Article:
Workers against Slaveroo
When we speak of the working class the image it usually brings to people’s heads is still one of a cloth-cap wearing man slaving away in some huge factory. While that industrial working class still exists, particularly abroad where labour power is cheaper, the times have changed and the economy of the UK is more and more based on these so called “services” – of which Deliveroo is a part. When we look at the ways many of us make a living however, whether it’s cleaners, waiters or couriers, we see the face of a new working class: more dispersed, but affected by the same old problems. Low wages, long hours (or no hours!), insecurity. And all to make money for millionaires and billionaires like Will Shu, a class of their own beyond our reach.
Rediscovering the Lessons of the Past
Ever since waged labour first became widespread some 200 years ago, workers have resisted the attacks of capital through organising ourselves and withdrawing our labour. Assemblies (where we come together to discuss our grievances and decide what to do about them), strike committees (which we delegate to co-ordinate our actions) and, ultimately, workers’ councils (which at times of heightened class struggle took over the running of whole cities!) – these forms of organisation have resurfaced time and time again whenever workers found themselves at odds with the employing class. In the current mobilisations of Deliveroo riders in the UK, but also internationally (France, Italy, etc.), we see riders rediscovering how to self-organise – mass meetings are held, collectives are formed, and various demands are being formulated. In some places the unions step in, but where that happens they usually bring with them a more legalistic approach (union reps instead of delegates, ballots instead of organic walkouts, etc.), which over time tend to destroy self-organisation (the miserable response of big unions like Unite, UNISON or GMB to years of cuts and worsening conditions shows how comfortable they have become with their union dues, bargaining over our labour!).
Beyond the Immediate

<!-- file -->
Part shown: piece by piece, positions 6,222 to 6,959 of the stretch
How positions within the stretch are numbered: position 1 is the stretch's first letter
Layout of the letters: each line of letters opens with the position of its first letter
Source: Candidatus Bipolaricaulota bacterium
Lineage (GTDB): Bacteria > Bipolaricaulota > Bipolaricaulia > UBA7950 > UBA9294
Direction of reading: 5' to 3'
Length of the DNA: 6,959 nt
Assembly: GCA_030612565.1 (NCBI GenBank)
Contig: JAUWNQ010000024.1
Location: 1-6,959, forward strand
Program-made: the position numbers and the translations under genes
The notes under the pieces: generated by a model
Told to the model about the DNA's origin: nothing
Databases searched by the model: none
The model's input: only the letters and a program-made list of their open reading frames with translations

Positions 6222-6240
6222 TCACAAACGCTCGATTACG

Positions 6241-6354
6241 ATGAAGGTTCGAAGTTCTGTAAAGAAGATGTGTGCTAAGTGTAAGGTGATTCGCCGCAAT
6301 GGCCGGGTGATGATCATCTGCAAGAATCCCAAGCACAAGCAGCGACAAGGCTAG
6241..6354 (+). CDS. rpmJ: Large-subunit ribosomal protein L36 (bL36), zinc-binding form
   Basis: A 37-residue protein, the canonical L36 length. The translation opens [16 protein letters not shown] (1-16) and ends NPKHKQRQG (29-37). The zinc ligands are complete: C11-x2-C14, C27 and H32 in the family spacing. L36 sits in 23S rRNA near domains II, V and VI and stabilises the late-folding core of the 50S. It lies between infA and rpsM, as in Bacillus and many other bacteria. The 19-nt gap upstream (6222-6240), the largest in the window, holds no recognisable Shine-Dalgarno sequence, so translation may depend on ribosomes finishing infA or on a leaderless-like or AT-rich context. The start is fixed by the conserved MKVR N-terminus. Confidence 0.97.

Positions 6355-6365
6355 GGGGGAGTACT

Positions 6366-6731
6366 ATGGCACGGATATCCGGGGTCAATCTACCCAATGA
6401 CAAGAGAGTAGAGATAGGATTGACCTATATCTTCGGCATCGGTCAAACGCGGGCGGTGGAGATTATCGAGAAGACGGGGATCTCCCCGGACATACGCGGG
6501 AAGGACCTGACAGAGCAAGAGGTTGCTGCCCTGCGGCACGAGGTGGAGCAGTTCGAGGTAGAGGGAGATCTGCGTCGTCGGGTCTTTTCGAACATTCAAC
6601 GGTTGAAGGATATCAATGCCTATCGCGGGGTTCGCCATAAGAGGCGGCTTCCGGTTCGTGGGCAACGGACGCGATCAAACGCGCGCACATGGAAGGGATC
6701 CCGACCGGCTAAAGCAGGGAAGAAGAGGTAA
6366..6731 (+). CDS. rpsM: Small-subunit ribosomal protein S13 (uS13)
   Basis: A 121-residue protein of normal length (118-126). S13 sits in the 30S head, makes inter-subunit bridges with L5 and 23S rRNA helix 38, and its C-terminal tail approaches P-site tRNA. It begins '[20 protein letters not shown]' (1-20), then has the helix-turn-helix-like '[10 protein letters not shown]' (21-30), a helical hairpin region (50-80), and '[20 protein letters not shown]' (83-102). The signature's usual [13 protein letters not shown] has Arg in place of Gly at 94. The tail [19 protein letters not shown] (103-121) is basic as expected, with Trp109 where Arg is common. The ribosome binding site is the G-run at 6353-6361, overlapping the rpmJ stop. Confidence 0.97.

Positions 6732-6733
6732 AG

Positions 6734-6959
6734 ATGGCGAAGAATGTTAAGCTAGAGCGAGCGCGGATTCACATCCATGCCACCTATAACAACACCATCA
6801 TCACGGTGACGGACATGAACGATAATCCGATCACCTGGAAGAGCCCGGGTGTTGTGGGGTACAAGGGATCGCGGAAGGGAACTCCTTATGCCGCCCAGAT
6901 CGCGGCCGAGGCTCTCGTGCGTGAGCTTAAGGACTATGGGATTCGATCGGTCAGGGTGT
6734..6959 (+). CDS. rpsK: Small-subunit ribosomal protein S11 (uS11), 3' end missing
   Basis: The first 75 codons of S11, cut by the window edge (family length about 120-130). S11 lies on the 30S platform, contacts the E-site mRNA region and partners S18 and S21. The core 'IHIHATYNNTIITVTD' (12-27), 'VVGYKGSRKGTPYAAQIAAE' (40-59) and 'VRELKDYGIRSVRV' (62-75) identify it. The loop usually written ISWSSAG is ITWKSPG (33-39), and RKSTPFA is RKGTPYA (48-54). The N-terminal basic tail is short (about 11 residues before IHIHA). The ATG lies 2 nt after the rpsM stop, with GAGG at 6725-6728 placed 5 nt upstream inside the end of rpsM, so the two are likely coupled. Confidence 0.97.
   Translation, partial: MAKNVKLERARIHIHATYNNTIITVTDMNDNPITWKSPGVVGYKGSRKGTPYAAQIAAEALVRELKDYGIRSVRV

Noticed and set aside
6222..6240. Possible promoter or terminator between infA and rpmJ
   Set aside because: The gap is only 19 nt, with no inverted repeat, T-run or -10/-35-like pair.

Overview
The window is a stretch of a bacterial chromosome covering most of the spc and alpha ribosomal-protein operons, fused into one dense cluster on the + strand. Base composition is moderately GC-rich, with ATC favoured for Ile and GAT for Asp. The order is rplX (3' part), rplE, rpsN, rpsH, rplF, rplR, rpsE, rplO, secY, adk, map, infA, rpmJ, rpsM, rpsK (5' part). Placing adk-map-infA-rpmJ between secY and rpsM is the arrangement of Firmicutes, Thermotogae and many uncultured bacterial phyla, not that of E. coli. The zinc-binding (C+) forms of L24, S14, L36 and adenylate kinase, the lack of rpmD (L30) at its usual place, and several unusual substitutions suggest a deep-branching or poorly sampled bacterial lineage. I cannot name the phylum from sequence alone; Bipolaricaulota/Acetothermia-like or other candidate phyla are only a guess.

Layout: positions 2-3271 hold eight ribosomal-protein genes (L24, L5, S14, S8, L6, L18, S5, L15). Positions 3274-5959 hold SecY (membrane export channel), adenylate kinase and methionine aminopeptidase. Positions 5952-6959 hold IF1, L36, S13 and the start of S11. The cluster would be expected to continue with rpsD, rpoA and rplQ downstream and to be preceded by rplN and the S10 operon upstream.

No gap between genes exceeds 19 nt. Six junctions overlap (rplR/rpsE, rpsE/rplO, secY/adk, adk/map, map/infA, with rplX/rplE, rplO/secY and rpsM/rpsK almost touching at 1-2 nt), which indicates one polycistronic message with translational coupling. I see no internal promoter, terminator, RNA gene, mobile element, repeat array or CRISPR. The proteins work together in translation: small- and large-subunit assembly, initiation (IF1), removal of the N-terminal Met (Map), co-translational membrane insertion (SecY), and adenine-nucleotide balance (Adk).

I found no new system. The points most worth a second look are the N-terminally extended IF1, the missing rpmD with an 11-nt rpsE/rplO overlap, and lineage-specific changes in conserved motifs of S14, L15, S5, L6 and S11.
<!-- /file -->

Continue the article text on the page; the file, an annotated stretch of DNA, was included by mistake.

In order to win the demands, Deliveroo needs to be hit where it really hurts – in their pockets. To that end, the current struggles will have to involve more and more riders across more and more cities, and not just in the UK. Such co-ordinated action may yet force Deliveroo to capitulate. But whether this is successful or not, the self-organisation of Deliveroo riders has already shown the way forwards to all working people – that we don’t have to take things lying down, that we can unite whatever our nationality, and that it’s through cooperation that we win. In this the seeds of a new world, beyond the endless accumulation of money which wrecks our planet and our bodies (through wars, climate change and the daily toil!), are sown.
We in the Communist Workers’ Organisation (CWO) think that the current way society is organised, where we spend our whole lives being exploited by bosses and faceless companies, all so that we can afford the basic necessities, is not the be-all and end-all. This is the essence of capitalism, and we think that workers have to get rid of it so that we can organise the world in a different, more human, way. We call this new society communism, but it has nothing to do with the nightmarish regimes that used to call themselves “Communist” (which in reality were just as exploitative and oppressive!). Instead it’s a future where there is no class system of exploiters and exploited, where private property and money are a thing of the past, and where all stand for one and one stands for all. It’s a long road, but as the old Chinese proverb says, every journey begins with a single step!